Louis Zamperini was born in 1917 in Olean, New York. As a youngster, Zamperini was a target for bullies, on account of his Italian descent. Because of this, he learned how to defend himself, and became addicted to boxing in self-defence.
Soon after joining high school, he began to get in trouble, underage drinking, smoking and altercations with the law.
To counter his ability for getting into trouble, his older brother Pete persuaded Louis to become involved in the school track team. As Louis became more dedicated to running, his local recognition grew, encouraging him to kick his smoking and drinking.
That first summer of running changed Zamperini so much that he even forbade himself from having a milkshake.
In 1936, he made the decision to try out for the US Olympic team, to represent America in the Berlin Olympics.
Consequently, Zamperini qualified to represent his country in the 5,000 metres, the youngest American to do so.
Zamperini raced in 1936, finishing 8th overall. However, Zamperini’s final lap time of just 56 seconds was impressive enough to catch the attention of the German Chancellor, Adolf Hitler, who he eventually got to meet.
Zamperini returned home a hero.
In 1941, when the United States entered the Second World War, Zamperini joined the United States Army Air Corps.
Sent to the Pacific, Zamperini became a bombardier in a bomber plane.
During a search and rescue mission, Zamperini’s plane crashed into the ocean, killing eight of the eleven crew on board.
Zamperini and his two surviving crew mates managed to survive on a life raft, beating off shark attacks, ariel strafing and hunger.
Living on rainwater and raw fish, Zamperini and one of his crew mates survived for 47 days floating in the ocean, sadly Francis McNamara died after 33 days at sea.
Zamperini was then taken into captivity by the Japanese army. Here he was singled out for particularly brutal treatment on account of his Olympic background.
It was here that Zamperini, and his fellow captives were subject to regular beatings with sticks, fists and any other weapons their captors wished to use, under the command of the camp commandant nicknamed “The Bird”.
After two years of savage brutality and captivity, the camp was liberated.
Zamperini returned home and married his wife Cynthia.
Badly affected by his experiences, and suffering from what we now know as Post Traumatic Stress Disorder (PTSD), Zamperini turned to alcohol to prevent the vivid flashbacks he experienced.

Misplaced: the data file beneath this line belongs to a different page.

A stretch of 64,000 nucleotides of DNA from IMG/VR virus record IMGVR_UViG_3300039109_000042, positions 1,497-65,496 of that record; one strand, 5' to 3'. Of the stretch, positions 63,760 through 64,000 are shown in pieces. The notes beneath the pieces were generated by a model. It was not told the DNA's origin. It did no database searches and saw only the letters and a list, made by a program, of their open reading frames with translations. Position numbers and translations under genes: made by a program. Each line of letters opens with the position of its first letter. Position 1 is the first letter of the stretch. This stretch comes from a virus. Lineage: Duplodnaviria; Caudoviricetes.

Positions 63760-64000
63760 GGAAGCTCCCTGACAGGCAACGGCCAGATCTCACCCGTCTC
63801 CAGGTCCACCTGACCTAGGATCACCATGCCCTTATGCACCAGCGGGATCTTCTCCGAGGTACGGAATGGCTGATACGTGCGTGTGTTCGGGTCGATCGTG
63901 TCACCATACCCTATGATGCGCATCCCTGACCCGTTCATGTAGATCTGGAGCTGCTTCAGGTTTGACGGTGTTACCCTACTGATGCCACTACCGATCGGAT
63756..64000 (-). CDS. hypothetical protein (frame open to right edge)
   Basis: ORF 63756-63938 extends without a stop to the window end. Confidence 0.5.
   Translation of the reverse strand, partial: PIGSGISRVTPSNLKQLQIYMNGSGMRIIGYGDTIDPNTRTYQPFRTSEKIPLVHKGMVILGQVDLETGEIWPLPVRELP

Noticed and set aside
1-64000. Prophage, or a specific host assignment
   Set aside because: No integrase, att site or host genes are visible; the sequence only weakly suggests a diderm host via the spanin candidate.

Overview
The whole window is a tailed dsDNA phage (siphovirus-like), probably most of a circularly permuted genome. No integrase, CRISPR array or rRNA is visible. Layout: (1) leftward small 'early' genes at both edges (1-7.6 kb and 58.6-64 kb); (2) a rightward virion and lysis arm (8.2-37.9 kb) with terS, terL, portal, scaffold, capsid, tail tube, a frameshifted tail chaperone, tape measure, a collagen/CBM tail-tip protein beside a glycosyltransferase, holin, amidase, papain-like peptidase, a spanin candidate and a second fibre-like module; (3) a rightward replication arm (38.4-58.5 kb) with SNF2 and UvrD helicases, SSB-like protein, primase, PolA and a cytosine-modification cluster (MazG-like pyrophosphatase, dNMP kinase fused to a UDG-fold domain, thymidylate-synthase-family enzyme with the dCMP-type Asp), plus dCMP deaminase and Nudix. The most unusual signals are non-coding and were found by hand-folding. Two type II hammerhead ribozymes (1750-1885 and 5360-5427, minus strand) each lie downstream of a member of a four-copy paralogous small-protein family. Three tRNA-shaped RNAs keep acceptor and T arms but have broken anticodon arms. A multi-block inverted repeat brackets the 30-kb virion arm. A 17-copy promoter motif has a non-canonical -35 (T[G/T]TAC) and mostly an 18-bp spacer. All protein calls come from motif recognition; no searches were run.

He also experienced nightmares every night, and one night woke up to find himself strangling his wife, thinking she was “The Bird”.
Zamperini struggled with aggression, vowing to get revenge on his Japanese captors.
One day Cynthia returned home from a meeting declaring herself to be a Christian, and asked Louis to attend a meeting.
Zamperini refused and following her next meeting, Cynthia announced she wanted a divorce.
Consequently, he attended the next meeting, on the condition that when the speaker asked everyone to bow their heads they would leave.
The speaker that night was Billy Graham who spoke on John chapter 8. Zamperini identified with what Graham was saying and saw it applied to his own life.
However, when asked to pray, Zamperini grabbed his wife’s hand and left the meeting.
Zamperini attended another meeting but, on the same condition, that as soon as heads were bowed he would leave.
Graham spoke that night about why God allows suffering, and how people who are in a pit of desperation often turn to God.
After Graham bowed in prayer. Zamperini stood up to leave but before he reached the door, he froze. He thought of his treatment in the camp and how he’d prayed everyday with his camp mates.
It was while he was floating on that raft, that he’d promised God that he would dedicate his life to Him if God spared him. It was here, standing in this meeting that Zamperini remembered this promise.
God had kept his side of the bargain, but Zamperini had abandoned his.
Here, Zamperini finally gave his life to God.
That very night Zamperini’s nightmares stopped.
He forgave his guards who had tortured and beaten him.
One reviewer of his autobiography, Unbroken, could not believe how his PTSD suddenly vanished.
Zamperini simply said “That reviewer didn’t know scripture. ‘If any man be in Christ, he is a new creation. Old things have passed away and all things become new’”.
In many ways, we are like “The Bird”. Every day we torture God with our rejections and sins against Him and yet our God never breaks his side of the bargain and forgives us for all the wrong we do.